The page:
2006 Philadelphia Annual Meeting (22–25 October 2006)

Paper No. 13
Presentation Time: 1:30 PM-5:30 PM


PRICE, Nancy A., Department of Geosciences, University of Massachusetts, 611 North Pleasant St, Amherst, MA 01003, WILLIAMS, Michael L., Department of Geosciences, Univ of Massachusetts, 611 North Pleasant Street, Amherst, MA 01003-5820 and KARLSTROM, Karl E., Dept. of Earth & Planetary Sciences, Univ of New Mexico, Northrop Hall, Albuquerque, NM 87131, nprice@geo.umass.edu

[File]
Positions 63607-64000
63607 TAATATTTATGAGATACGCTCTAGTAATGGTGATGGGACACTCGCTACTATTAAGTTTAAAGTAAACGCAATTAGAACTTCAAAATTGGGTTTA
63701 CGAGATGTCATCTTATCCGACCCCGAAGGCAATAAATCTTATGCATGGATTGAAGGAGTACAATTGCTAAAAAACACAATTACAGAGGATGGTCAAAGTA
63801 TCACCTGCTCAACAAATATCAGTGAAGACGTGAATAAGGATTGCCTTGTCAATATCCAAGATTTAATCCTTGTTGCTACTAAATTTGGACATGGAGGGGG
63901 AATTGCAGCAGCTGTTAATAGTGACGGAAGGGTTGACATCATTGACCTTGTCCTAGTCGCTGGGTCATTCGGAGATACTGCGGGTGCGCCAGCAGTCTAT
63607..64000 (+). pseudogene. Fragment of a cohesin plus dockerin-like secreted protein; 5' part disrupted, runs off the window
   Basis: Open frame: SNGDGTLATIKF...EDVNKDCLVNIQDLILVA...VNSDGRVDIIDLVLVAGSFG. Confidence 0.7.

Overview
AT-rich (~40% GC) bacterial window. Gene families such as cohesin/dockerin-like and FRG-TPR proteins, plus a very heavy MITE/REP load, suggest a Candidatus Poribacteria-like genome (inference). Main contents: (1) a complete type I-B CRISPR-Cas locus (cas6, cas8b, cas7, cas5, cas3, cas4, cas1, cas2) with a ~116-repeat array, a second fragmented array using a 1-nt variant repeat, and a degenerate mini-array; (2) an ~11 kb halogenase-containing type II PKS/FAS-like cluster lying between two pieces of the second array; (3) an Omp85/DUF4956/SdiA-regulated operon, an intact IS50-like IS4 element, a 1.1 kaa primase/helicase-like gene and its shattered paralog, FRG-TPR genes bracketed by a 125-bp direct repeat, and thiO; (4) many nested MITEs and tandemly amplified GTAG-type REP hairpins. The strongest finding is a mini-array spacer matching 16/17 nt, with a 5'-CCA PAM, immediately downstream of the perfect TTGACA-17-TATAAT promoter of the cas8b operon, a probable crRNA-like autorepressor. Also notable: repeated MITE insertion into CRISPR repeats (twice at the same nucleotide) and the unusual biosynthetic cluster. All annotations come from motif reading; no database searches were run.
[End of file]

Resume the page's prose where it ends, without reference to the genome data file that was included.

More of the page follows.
Thick (>1 km), ultra-mature quartzites of Proterozoic age (ca. 1.7.Ga) outcrop across the southwestern USA. Many overlie 1.7 Ga high-Silica rhyolite. Similar quartzites of similar age occur in the mid-continent (U.S.A.), Australia, and several other continents. An anomalous Mn-rich horizon occurs near the rhyolite-quartzite contact in most exposures in the Southwest, including northern New Mexico, Needles Mtns., CO, Squaw Peak, AZ and others. The layer typically contains distinctive green, Mn-bearing andalusite along with oxides of anomalous trace-element-rich composition. In the Tusas Mts., NM, Mn-bearing andalusite occurs along crossbeds in the lower 10s of meters of the Ortega Formation quartzite section. The origin and evolution of the Mn horizon is still debated, but the presence of Mn-andalusite on crossbeds suggests a depositional origin, possibly related to fluids in the underlying (and locally contemporaneous) volcanics. Where secondary cleavages have developed, particularly in large-scale fold hinges, Mn-andalusite appears to bleed into cleavage planes, and textural evidence suggests that at least two generations of Mn-andalusite are present. Aluminum silicate textures and phase relations and Fe-Mn partitioning among aluminum silicates can help to answer on-going questions about the early deformation and metamorphism of the quartzite sequence. The nearly ubiquitous monazite included in, and associated with, Mn-andalusite may place absolute timing constraints on the Mn-mineralization and on deformation and metamorphic events. In addition, the geochemistry (and oxidation state) of the Mn-horizon may shed light on conditions at the time of quartzite deposition and allow the horizon to be used as a marker horizon around the Southwest and beyond.